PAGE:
We could speculate all day long and maybe never come up with an answer, but in all likelihood it is not gluten "vapors". IMHO

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I've been gluten-free as long as Lisa, and agree with her completely as well as what others have posted. As far as personal experience, I cooked regular pasta a while back (I normally wouldn't have allowed it in my kitchen but this was a special circumstance). My head was directly over the pot and when I drained it, the steam was right there in my face. No problem whatsoever for this sensitive gal.

I think in this case, it is possible that the problem was a result of cross contamination but sometimes it's next to impossible to figure out the exact cause.

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Thank you all for your replies. I truly did not anticipate being sick from those incidents - I actually anticipated nothing at all - so it was not psychosomatic. It was several times of truly not being able to figure out why I had gotten ill that lead me to the proper conclusion. For those of you not aware, the syrup used in beer making is highly condensed malt, and yes I had directly inhaled the vapors. The large volume of boiling pasta at the firehall created alot of vapors as well. Due to my level of sensitivity, I am extraordinarily careful. I have reached the proper conclusion and am glad to hear that none of you have gone through the frustration of discovering this surprising way of being glutened.

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Thank you all for your replies. I truly did not anticipate being sick from those incidents - I actually anticipated nothing at all - so it was not psychosomatic. It was several times of truly not being able to figure out why I had gotten ill that lead me to the proper conclusion. For those of you not aware, the syrup used in beer making is highly condensed malt, and yes I had directly inhaled the vapors. The large volume of boiling pasta at the firehall created alot of vapors as well. Due to my level of sensitivity, I am extraordinarily careful. I have reached the proper conclusion and am glad to hear that none of you have gone through the frustration of discovering this surprising way of being glutened.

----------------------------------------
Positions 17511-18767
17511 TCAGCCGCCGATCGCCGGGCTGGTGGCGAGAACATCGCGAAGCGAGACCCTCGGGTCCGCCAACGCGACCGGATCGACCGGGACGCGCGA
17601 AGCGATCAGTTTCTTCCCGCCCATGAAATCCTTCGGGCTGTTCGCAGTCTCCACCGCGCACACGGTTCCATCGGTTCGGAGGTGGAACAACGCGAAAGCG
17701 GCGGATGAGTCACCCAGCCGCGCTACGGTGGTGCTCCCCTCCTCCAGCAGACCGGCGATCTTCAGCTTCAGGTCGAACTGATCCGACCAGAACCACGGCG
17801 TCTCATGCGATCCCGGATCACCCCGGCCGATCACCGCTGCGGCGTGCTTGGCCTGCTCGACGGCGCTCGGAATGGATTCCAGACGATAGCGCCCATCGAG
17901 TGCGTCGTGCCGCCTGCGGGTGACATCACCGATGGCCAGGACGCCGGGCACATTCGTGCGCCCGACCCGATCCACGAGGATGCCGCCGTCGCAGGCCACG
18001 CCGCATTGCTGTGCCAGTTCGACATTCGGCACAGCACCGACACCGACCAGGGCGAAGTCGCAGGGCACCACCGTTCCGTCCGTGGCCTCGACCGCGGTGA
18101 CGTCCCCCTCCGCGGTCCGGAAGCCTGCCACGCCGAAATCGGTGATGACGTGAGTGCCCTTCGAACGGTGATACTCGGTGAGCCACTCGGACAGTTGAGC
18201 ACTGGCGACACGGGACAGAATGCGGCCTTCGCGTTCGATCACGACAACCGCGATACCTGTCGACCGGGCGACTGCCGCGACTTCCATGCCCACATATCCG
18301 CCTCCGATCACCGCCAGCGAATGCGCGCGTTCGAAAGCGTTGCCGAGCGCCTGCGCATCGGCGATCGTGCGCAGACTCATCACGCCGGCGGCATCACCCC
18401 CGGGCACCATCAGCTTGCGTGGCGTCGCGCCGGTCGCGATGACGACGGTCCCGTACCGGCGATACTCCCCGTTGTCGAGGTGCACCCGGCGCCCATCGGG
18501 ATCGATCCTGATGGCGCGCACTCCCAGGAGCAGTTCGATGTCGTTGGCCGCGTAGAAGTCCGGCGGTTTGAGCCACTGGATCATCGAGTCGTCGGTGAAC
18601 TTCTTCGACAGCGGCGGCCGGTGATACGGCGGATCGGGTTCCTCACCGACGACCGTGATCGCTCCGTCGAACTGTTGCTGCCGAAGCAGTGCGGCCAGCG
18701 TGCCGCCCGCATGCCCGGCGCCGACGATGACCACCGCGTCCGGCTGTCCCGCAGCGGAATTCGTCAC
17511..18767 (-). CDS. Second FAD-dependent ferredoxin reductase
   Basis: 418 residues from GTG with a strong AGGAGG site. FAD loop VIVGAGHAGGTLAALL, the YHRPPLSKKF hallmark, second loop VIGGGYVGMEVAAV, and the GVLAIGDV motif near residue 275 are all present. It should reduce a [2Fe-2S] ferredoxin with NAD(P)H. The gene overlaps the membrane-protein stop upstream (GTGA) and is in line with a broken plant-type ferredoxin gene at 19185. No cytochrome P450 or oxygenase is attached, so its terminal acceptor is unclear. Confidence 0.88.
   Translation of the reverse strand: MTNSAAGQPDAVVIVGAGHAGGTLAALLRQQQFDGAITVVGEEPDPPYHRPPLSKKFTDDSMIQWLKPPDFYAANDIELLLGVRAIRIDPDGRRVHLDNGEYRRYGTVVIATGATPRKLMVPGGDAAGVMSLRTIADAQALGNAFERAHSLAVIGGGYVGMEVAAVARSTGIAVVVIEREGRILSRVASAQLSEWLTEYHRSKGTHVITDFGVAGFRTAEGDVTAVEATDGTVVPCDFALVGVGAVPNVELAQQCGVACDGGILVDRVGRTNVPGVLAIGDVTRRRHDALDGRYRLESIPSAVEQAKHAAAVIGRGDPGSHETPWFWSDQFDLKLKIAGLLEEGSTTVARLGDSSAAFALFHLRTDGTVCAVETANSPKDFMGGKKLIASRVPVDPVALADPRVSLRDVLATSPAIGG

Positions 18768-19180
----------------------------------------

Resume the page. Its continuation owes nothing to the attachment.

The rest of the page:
Psychosomatic reactions happen whether you anticipate a reaction or not and what you described could certainly have been one. I wasn't anticipating feeling nauseous either but it happened.

Most Celiacs are sensitive and we all have to follow the same protocol to avoid ingesting gluten so this is not a measure of sensitivity. The reason why many have not gotten sick from boiling pasta is because you can't have a true Celiac reaction from it....unless you drink the pasta water. Draw whatever conclusions you want but it needs to be pointed out this is not a concern and you won't get your immune system in a tizzy from breathing in pasta vapors...it is not the same as inhaling solid flour.